Tragic fate of gold-laden SS Laurentic recalled century after sinking

The SS Laurentic pictured during World War One

The SS Laurentic pictured during World War One

The sinking of a Belfast-built ocean liner laden with tons of gold bullion by a German naval mine nearly 100 years ago is to be recalled in a fascinating new exhibition in Londonderry.

A particularly horrendous First World War tragedy, the sinking of the SS Laurentic cost 354 lives and resulted in the loss of 3,200 gold bars – some of which are thought to remain at the bottom of the Lough Swilly in Co Donegal where the vessel sank.

The sunken wreck of the SS Laurentic at the mouth of Lough Swilly near Buncrana in Co Donegal

The sunken wreck of the SS Laurentic at the mouth of Lough Swilly near Buncrana in Co Donegal

The state-of-the-art ship was built at Harland and Wolff in Belfast in 1907 and was part of the same White Star Line that included other famous vessels such as the Titanic and Oceanic.

A luxury ocean liner capable of crossing the Atlantic at record-breaking speeds, the Laurentic was commandeered by the Royal Navy after the outbreak of the First World War.

It saw a variety of uses – including the transportation of vast quantities of gold bullion. During a journey to ship 3,200 gold bars weighing some 43 tons to Canada to pay for munitions supplied in the war effort, the boat made an unscheduled stop in Co Donegal to allow passengers ill with yellow fever to disembark.

At the mouth of Lough Swilly, the Laurentic struck a mine left by a German submarine and sank, resulting in horrendous loss of life.

It is thought that 22 gold bars remain in Lough Swilly after the sinking of SS Laurentic

It is thought that 22 gold bars remain in Lough Swilly after the sinking of SS Laurentic

Despite a rescue operation launched from nearby Londonderry, the unusually cold temperatures of January 25, 1917 – 13 degrees below freezing – led to the deaths of 354 of those aboard the Laurentic. Just 121 survived.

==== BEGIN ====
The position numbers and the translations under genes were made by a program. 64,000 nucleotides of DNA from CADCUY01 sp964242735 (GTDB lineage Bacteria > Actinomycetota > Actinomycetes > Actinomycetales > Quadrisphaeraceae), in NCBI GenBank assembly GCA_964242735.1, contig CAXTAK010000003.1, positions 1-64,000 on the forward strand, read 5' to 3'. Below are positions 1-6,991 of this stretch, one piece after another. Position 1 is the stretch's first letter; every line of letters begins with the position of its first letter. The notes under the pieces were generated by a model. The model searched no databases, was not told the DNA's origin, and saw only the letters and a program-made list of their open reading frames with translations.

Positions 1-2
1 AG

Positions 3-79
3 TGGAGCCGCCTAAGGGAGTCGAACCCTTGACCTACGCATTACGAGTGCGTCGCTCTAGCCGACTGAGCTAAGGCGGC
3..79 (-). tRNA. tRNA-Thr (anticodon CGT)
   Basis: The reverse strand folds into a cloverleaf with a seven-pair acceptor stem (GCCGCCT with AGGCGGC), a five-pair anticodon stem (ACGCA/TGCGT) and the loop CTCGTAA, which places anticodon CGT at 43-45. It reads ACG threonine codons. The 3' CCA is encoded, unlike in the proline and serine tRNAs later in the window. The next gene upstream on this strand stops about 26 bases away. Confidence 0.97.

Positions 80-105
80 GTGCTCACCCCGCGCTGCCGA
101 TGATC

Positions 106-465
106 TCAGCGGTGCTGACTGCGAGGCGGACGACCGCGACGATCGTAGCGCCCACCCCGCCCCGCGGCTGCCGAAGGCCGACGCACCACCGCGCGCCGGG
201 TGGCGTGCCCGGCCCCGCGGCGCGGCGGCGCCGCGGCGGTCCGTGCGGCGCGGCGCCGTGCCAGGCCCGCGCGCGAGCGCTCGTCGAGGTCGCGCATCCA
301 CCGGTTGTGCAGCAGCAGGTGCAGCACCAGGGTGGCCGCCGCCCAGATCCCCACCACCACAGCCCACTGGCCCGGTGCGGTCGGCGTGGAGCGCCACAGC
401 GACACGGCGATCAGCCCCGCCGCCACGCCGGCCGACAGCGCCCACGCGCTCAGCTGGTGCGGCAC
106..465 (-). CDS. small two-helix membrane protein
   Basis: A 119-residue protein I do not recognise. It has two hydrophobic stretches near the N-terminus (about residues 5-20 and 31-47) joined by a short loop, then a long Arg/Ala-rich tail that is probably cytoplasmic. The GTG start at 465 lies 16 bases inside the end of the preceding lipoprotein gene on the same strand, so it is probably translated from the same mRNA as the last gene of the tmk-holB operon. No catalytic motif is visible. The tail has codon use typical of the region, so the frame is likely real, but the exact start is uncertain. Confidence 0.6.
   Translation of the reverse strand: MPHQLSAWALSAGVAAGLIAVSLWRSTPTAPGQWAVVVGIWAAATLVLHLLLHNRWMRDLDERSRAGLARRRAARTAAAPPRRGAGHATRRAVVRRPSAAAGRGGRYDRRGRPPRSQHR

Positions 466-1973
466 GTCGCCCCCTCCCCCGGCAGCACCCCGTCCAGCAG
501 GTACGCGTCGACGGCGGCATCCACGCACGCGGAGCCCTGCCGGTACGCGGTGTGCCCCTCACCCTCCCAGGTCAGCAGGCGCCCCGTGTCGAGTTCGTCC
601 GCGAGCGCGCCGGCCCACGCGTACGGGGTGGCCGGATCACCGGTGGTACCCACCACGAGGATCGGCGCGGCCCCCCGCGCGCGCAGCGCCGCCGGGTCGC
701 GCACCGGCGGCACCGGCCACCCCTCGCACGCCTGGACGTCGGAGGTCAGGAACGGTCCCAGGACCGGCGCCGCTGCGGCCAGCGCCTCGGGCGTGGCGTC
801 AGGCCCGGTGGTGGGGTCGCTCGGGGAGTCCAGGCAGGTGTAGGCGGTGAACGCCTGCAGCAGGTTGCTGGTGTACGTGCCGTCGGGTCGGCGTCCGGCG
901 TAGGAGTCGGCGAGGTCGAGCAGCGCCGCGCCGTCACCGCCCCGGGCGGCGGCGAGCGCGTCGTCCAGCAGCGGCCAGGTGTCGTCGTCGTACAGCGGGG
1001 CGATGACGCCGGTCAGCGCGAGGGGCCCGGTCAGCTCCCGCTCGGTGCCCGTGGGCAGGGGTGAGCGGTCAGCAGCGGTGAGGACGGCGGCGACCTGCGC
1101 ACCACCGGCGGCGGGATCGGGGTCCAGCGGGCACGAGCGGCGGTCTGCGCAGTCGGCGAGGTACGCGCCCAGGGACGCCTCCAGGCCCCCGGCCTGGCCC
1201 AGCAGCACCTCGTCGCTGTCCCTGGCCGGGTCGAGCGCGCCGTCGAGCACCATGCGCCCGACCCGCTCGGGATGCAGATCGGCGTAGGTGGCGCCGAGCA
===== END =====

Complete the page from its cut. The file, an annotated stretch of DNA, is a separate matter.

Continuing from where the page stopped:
Those who did survive were taken to the Guildhall in Londonderry where they were treated to a large banquet before being given a shilling and a packet of cigarettes each.

As for the gold, the vast majority was recovered in successive diving operations but 22 gold ingots remain unaccounted for. They are thought to remain at the bottom of the Swilly.

The new exhibition at the Tower Museum opens on January 25, exactly 100 years after the sinking of the Laurentic.

Ronan McConnell, education officer at the museum, said: “The sinking of the Laurentic is a fascinating story – the loss of life, the rescue operation, the vessel itself and of course the gold.

“This was very tragic. The temperatures were so low that people froze to death in the lifeboats.

“It isn’t as well known on an international level as the sinking of the Titanic or the Lusitania but the story we have to tell here is a really fascinating one. With the Laurentic, the story continues to this day through the various recovery attempts made over the years. The ship itself is still a salvagable ship that is worth a lot of money even for the scrap that is in it.

“The likelihood is that there are still 22 gold bars down there. I don’t know the value but it is certainly quite a lot.

“The reason the exhibition is in Londonderry is because the current owner – a man named Ray Cossum who acquired the wreck in the 1960s – lives here and has kindly loaned us some of the artefacts. The survivors were also brought to the Guildhall in Londonderry so there is that connection here.

“We tell the story of the Laurentic right through from when it was built, to the sinking, to the rescue attempts, the recovery of the gold, the other salvage missions until today where it lies at the bottom of the sea. We have oral recordings of those who were on board, those who worked in the rescue operations and the diving operations. We also have some never seen before photographs.”

War grave commemorations will also take place on January 25 in Co Donegal.